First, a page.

Lindsay McMahon
"The English Adventurer"

how to express your concern in English

How do you tell a friend that you are worried about them?

Today build this important connection skill when you want to say that you are concerned about someone in English.

Today we’ll start with a role play:

L: Michelle do you want to hear what I am doing this weekend?

M: Sure what are you doing?

L: Well I am itching for another cross country trip.

M: Okay and…

L: And this time I want to make it even more of a challenge.

M: So what are you gonna do?

L: Well i am going to hitch hike to California

M: What? You can’t do that!

L: Just kidding. I am not going to hitch hike. That would be crazy. Fun, but crazy.

M: Oh good. You had me worried.


What happened in that role play?

Michelle said, “You had me worried.”

Why? What was she trying to express?

She was trying to express a sense of  worry, a sense of uncertainty and wanting the person to be safe.

This is going to be an episode to build a real connection skill today.

You’ll find out how to express that you were worried or that you are worried about something or someone. 


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Let’s start with a listener question today.

Hi Lindsay and Michelle,

Firstly, I have to say I’m very pleased for what your podcast has done for my English.

I have been listening it since late 2015 mainly while I’m commuting to work or on my way home and my English has taken off since then.

Frankly speaking, this podcast has become a cornerstone for me when it comes to learn English. I’ve got one question which is about the expression “You had me worried”.

I was watching a TV series of a woman who is a superhero and at certain point, she used this expression to convey her concerns about her sister who had left a party they were without telling her. I have looked for its meaning on Internet and found just a few explanations about it but those sounded vague.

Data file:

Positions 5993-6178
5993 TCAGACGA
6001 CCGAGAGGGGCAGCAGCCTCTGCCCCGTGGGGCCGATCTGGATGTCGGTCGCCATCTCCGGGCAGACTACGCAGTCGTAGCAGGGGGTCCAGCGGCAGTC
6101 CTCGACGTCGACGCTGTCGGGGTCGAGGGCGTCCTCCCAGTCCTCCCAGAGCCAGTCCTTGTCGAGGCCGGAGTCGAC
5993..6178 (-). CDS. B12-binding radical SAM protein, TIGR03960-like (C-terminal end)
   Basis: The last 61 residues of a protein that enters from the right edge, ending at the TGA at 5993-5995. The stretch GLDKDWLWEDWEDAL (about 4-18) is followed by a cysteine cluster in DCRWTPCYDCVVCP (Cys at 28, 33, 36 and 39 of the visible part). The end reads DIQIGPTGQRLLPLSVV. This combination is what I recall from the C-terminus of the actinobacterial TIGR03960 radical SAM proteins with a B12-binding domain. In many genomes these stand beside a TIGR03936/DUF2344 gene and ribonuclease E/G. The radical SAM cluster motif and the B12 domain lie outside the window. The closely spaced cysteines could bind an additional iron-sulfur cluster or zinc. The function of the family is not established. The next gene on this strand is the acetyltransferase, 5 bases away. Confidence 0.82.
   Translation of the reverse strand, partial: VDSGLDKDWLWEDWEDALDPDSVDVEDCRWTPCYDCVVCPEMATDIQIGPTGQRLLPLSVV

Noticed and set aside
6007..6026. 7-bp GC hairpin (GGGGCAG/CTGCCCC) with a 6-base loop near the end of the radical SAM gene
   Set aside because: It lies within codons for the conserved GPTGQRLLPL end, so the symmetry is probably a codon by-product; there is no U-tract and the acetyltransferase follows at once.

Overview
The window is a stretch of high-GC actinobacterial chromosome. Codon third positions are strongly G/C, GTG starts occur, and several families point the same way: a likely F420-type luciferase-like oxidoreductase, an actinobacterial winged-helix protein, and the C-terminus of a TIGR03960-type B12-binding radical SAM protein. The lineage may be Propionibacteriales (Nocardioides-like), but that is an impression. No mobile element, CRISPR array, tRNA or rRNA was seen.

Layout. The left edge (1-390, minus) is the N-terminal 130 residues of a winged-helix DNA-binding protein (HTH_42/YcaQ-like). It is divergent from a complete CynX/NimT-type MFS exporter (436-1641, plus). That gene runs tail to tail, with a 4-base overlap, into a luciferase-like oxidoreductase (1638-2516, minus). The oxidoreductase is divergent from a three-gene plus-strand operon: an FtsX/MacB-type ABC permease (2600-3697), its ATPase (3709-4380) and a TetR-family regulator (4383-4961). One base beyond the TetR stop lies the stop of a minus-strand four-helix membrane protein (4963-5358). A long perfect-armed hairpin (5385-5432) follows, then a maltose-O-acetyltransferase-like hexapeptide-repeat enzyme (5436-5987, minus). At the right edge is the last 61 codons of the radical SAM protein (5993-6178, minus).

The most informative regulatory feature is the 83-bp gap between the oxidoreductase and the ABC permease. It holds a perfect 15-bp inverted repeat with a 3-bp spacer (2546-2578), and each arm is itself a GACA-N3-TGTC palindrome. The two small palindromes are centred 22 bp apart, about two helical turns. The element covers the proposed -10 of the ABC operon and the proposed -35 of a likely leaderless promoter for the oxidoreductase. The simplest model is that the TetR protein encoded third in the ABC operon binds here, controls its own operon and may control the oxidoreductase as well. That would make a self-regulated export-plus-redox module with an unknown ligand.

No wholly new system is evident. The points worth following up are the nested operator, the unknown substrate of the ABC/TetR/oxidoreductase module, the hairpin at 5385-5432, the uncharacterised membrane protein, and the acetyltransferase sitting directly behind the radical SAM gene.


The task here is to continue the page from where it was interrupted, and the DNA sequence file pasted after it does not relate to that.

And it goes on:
I understood it means you have got concerned about what someone has told or done for you.

Which cases or contexts would native speakers use it? Is it common in spoken English? I guess you are able to explain it thoroughly. Thank you and happy holidays as the end of 2017 nears.

– Rodolfo Rodrigues


Great question!

So yes, the meaning of “you had me worried” is just saying “I was worried about you” when you left the party. 


What’s the grammar point?

The grammar point that you can use today is: “You had me ____ (emotion)”

This makes your English sound more interesting than if you only say “I was worried.”


Does this work with other emotions?

Other emotions we can insert when we say “You had me ____” include:

  • You had me concerned.
  • You had me confused.
  • You had me freaked out.
  • You had me guessing.


Other ways to express that feeling:

  • I was worried.
  • You worried me.
  • I was concerned.
  • I wasn’t sure if you were okay.
  • I was worried sick. (we don’t use this anymore but you might hear it on TV**)



This is a key skill for connection.

You need to be able to express that you care about someone and that you were worried about them.

This could be a way to start a more serious conversation about a person’s habits.

You have also learned a new grammar form today.

Use the form: “You had me ___ (emotion)” to express that someone created a feeling in you.


What questions do you have for today?

Let us know in the blog comments below.

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